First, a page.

University Avenue bars Madison Avenue and Johnny O’s have kept their alcohol licenses after the Alcohol License Review Committee Tuesday night voted to accept an agreement reached by the bars and the city of Madison.

The Madison Police Department filed a non-renewal complaint against the bars in response to the high number of underage people frequenting the establishments, as well as violent disturbances occurring at the bars.

Assistant city attorney Jennifer Zilavy said its evident from the police complaint the police had legitimate concerns about the bars and how they were being run.

The police withdrew the complaints after the representatives of the bars and the city reached an agreement in which the alcohol licenses of the bars would be retained, yet the bars have to operate under stricter conditions.

Some of these conditions include: Madison Avenue having its license suspended from July 1st to July 30; more comprehensive training for bar staff; a 20 percent reduction of Madison Avenue’s maximum capacity from 700 to 560 for a year; having one bar staff per 30 patrons Thursday to Saturday.

Johnny O’s did not receive a suspension, but were given similar restrictions in its operation. According to the agreement, the establishment must purchase ID scanners and use fluorescent black lights for fake identification detection. Also, the agreement stipulates the Madison Chief of Police has the authority to decrease the maximum capacity of the establishment by 20 percent with a written notice to owner Jon Okonek if an unusually high number of liquor law violations occur at the bar.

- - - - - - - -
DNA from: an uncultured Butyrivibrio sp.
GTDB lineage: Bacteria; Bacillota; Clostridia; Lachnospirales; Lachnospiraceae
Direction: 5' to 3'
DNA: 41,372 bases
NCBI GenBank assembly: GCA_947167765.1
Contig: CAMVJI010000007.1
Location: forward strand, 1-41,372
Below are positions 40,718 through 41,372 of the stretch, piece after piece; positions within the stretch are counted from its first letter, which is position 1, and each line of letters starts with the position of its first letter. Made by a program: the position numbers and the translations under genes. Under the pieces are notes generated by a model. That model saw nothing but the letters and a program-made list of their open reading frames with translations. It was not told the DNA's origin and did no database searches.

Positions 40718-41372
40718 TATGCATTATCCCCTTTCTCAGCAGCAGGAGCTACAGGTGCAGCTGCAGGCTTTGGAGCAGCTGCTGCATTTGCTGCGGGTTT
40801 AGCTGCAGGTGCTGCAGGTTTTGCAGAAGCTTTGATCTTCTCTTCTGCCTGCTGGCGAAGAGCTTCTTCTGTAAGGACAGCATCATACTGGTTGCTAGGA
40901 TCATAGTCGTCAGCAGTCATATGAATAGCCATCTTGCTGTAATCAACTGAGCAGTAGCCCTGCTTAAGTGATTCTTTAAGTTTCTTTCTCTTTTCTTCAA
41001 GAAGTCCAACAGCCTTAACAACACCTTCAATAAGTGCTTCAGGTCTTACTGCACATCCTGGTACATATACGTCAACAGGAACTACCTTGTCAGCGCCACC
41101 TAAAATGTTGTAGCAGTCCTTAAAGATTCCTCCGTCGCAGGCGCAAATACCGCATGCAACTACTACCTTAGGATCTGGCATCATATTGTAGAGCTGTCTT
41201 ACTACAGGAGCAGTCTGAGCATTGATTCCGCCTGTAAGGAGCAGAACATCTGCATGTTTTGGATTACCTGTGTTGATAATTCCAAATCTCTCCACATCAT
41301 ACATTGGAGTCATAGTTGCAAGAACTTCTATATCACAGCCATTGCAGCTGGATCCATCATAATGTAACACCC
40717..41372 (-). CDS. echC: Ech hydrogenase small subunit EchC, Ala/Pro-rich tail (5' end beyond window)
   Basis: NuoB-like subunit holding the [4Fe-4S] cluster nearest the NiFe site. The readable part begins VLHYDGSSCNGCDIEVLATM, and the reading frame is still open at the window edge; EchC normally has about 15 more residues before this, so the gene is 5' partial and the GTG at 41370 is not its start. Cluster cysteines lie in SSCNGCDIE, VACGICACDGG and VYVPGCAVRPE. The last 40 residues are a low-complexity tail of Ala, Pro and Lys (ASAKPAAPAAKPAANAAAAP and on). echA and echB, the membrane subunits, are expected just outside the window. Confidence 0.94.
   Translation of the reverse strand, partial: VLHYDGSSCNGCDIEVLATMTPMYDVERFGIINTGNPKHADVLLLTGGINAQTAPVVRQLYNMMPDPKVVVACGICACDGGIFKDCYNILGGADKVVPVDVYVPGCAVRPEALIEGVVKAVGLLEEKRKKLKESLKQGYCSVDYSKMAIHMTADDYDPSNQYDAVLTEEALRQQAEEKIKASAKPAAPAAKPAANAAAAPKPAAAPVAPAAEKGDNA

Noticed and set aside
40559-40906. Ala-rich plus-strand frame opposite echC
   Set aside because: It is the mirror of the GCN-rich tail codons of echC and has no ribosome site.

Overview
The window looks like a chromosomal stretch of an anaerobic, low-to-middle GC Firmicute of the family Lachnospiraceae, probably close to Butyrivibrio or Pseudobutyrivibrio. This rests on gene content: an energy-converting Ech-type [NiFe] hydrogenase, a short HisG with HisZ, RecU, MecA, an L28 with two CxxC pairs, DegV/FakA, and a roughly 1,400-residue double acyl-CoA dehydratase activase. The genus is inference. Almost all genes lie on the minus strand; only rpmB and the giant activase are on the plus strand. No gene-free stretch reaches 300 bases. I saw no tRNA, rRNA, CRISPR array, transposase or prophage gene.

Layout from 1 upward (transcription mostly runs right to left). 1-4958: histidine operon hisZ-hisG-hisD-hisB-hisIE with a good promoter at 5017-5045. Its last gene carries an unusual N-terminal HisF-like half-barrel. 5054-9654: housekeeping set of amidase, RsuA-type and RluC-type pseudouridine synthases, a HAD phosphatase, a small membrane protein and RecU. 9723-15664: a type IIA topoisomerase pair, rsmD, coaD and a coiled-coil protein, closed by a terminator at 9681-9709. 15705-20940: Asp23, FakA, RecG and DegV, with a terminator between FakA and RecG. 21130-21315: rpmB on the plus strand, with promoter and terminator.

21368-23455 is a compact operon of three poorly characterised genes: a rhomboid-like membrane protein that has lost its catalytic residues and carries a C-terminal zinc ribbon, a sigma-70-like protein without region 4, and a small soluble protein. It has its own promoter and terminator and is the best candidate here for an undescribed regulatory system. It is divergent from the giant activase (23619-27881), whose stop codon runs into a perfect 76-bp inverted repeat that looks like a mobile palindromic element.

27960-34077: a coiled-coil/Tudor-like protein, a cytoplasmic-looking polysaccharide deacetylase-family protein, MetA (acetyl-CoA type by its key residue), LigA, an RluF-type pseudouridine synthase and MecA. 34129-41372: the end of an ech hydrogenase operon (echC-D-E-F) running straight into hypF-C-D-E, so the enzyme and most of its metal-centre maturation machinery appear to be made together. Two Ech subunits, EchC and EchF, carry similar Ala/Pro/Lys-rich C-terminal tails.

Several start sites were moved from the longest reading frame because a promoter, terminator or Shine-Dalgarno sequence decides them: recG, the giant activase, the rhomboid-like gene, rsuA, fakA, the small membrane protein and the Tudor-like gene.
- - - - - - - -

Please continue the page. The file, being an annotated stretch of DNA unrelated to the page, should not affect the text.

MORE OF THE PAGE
Zilavy said the bars only have two “semi-disciplinary” actions taken against them recently, and the bars have not had a history of elevated, disciplinary police enforcement. Therefore the agreement for the two bars is the result of approaching the disciplinary process in a different manner.

“They haven’t had the opportunity, which I think is a fair process, to have them operate within further restrictions and see if they can run their business that way,” Zilavy said.

Okonek’s attorney and former member of ALRC Rick Petri said he and his client were not given sufficient time to review the complaint.

“There is no dialogue that is effectively occurring between the [alcohol] industry and between the regulators and policy makers,” Petri said.

Petri urged the committee to adopt the agreement, and wants to create a more positive working environment between all parties, such as the police and alcohol industry.

Okonek said he has worked his entire life to be a responsible handler of his liquor license, and has been in the alcohol business for over 20 years.

“We’ve poured our lives into this building over the last five or six years” Okonek said. “…This is a crushing thing for me.”

Okonek added he was aware of the incidents in the complaints, but was not aware the police thought he should not have an alcohol license.

Local bar Ram Head’s alcohol license was also jeopardized by the police’s non-renewal complaint.

The ALRC also heard the city’s case against local bar Ram Head, as well as Ram Head owner Richard Lyshek’s defense. No decision was reached, and the ALRC will have to meet again to give its decision.